climate change

Florida Keys National Marine Sanctuary

People who fish and dive love it when the winds are light and the seas are calm.

Coral reefs, not so much.

That's because calm seas means sunlight can penetrate better and heat up the water. When sea temperatures pass a 30.4 degrees Celsius average for a month — that's 86.72 degrees Fahrenheit — corals start to bleach.

The corals expel the zooxanthellae, or symbiotic algae that gives them their colors.

Where Presidential Candidates Stand On Climate Change

Aug 11, 2015

Last week, President Obama released a plan to cut carbon emissions from power plants. Climate change has also been cropping up on the presidential campaign trail — both Hillary Clinton and Bernie Sanders have released their own proposals.

In ‘Climate Change’ Controversy, A Tale Of Two Agencies

Jun 19, 2015
Tim Donovan / Florida Fish and Wildlife Conservation Commission

The Florida Fish and Wildlife Conservation Commission has a steering committee to address climate change. The commission maintains computer modeling programs that show how climate change will affect water and land crucial to wildlife. It holds regular seminars to educate staff on the latest climate science.

On its website, the commission has a “Climate Change 101” page that addresses key challenges the state faces.

Charles Trainor Jr / Miami Herald

    

Today on the Florida Roundup, Jeb Bush officially enters the race for the White House. How will he compete with Marco Rubio for the Hispanic vote in Florida?

Protestors in Little Haiti called on the president to take action on a Dominican Republic court ruling which may lead to mass deportation of Haitians living there.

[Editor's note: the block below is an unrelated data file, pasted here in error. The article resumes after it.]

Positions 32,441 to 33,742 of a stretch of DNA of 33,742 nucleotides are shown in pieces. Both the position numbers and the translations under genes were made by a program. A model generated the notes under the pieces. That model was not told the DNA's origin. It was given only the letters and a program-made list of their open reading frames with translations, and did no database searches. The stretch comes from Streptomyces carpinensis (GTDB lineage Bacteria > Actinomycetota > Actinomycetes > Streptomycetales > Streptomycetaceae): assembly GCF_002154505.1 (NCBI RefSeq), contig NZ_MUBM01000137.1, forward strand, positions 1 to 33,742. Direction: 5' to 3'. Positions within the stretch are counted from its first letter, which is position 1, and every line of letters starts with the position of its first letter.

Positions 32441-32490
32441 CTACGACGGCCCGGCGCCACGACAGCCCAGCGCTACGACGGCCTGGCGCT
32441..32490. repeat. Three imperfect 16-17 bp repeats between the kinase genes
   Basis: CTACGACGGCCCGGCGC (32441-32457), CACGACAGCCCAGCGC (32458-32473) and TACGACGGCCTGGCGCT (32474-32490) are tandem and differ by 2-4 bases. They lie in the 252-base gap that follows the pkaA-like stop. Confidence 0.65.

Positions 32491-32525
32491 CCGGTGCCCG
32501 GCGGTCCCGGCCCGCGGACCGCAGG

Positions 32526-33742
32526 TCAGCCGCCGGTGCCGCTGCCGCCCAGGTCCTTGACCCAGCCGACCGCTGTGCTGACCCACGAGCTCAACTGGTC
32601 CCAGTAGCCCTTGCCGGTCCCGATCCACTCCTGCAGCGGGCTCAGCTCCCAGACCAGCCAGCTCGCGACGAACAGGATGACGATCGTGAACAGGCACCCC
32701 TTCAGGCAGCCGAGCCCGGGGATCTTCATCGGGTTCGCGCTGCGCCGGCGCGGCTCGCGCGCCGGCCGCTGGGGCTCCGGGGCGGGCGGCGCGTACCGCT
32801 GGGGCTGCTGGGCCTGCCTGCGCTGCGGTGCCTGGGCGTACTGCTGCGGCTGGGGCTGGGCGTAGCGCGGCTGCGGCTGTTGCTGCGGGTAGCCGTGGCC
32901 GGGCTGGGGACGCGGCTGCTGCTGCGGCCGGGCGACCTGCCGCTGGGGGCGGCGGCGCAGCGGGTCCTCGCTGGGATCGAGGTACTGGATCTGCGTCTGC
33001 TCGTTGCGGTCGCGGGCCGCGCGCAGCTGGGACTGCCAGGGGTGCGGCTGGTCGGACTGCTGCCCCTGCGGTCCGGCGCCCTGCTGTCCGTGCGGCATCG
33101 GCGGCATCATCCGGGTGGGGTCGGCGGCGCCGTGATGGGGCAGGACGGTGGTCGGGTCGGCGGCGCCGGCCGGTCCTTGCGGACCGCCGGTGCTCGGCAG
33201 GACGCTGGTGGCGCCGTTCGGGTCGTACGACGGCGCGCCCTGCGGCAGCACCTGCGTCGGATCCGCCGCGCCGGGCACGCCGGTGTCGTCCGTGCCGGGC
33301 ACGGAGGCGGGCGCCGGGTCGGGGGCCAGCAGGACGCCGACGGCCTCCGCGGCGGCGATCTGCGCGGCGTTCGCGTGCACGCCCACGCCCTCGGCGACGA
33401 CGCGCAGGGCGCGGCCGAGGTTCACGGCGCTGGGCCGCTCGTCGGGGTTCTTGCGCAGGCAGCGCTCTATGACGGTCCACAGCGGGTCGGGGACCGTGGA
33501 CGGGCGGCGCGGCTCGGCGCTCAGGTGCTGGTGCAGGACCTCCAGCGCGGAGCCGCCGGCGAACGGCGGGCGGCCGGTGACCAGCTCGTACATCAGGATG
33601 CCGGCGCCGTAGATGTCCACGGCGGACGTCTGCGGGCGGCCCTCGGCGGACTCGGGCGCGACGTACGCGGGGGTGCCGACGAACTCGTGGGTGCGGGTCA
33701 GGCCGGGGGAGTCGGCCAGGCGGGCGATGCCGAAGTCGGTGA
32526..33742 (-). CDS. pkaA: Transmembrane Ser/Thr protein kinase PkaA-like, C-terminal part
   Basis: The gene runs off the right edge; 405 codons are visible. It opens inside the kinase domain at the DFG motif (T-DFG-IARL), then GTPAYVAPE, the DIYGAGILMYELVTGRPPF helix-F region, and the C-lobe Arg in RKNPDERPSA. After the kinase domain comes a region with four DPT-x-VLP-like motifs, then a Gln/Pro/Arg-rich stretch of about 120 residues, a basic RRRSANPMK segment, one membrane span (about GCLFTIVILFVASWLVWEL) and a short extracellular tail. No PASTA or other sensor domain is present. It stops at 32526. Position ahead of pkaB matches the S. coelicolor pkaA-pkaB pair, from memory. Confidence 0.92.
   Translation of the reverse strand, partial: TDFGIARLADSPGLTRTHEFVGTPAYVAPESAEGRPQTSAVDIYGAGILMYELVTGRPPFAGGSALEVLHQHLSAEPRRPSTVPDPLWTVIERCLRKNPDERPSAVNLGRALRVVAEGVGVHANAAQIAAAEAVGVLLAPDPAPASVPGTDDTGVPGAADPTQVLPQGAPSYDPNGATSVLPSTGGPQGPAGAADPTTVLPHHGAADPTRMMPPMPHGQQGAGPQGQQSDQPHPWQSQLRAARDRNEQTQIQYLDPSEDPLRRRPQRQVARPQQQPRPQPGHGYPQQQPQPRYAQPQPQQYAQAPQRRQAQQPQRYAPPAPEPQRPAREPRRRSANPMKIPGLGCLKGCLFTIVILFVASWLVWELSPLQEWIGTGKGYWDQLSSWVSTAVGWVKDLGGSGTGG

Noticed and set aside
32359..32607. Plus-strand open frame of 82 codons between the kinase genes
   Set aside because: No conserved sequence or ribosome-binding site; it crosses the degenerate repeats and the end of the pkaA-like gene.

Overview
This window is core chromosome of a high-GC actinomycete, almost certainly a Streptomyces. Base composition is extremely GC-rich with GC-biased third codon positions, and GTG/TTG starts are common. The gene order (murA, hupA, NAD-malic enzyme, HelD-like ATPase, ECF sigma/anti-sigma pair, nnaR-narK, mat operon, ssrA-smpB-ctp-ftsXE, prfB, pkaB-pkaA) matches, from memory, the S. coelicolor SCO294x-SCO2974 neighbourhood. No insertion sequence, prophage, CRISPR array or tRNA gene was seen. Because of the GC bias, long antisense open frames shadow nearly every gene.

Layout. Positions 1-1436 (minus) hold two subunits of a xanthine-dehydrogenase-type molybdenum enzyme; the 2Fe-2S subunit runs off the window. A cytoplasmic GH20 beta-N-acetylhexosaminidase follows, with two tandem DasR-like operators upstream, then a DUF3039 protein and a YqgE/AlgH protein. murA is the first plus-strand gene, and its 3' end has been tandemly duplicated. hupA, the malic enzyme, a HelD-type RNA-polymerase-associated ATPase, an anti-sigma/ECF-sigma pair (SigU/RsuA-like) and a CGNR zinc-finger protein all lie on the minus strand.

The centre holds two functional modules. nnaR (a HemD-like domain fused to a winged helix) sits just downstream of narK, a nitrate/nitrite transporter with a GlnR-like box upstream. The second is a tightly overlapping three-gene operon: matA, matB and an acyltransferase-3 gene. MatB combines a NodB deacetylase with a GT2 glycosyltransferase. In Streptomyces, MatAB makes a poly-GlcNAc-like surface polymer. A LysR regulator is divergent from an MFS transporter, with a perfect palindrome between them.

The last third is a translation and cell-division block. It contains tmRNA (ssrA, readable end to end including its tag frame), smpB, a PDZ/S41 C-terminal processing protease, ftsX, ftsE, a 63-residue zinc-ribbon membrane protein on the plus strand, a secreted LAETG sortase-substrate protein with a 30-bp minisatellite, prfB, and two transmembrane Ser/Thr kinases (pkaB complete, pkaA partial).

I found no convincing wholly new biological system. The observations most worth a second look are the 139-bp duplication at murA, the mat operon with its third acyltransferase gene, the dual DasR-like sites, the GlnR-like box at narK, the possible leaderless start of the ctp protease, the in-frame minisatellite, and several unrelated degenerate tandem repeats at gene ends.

KEENPRESS Photography/flickr

The Evangelical Environmental Network (EEN) has taken up the cause of climate change in Florida. The national group claims 600,000 members or supporters around the country with more than 100,000 of them in Florida. It's funded by donations and grants.

EEN is part of the Floridians for Solar Choice coalition, which is pushing a constitutional amendment that would allow Floridians to buy electricity directly from someone other than a utility company.

Daniel Ducassi

President Barack Obama visited the Everglades last week to commemorate Earth Day and to talk about the risks climate change poses to South Florida, the nation, and the world. 

"If we don't act, there may not be an Everglades as we know it," the president said.

The president also used the opportunity to chide Governor Rick Scott for his administration’s unofficial ban of the phrase "climate change."

Chalk And Rising Seas Combine In Delray Beach

Apr 27, 2015
Lisann Ramos

If you took a stroll through Delray Beach this weekend, you may have noticed a white chalk line on certain sidewalks and roads.

Along three neighborhoods in Delray Beach a group of volunteers pushed a field marker to release three lines of chalk. Each line spans three miles.

The chalk was drawn on the line where scientists project floodwaters will reach in the next major storm. In Delray Beach that’s four feet above sea level.

fcir.org

Florida Power And Light wants to build two new power reactors at Turkey Point in south Miami-Dade.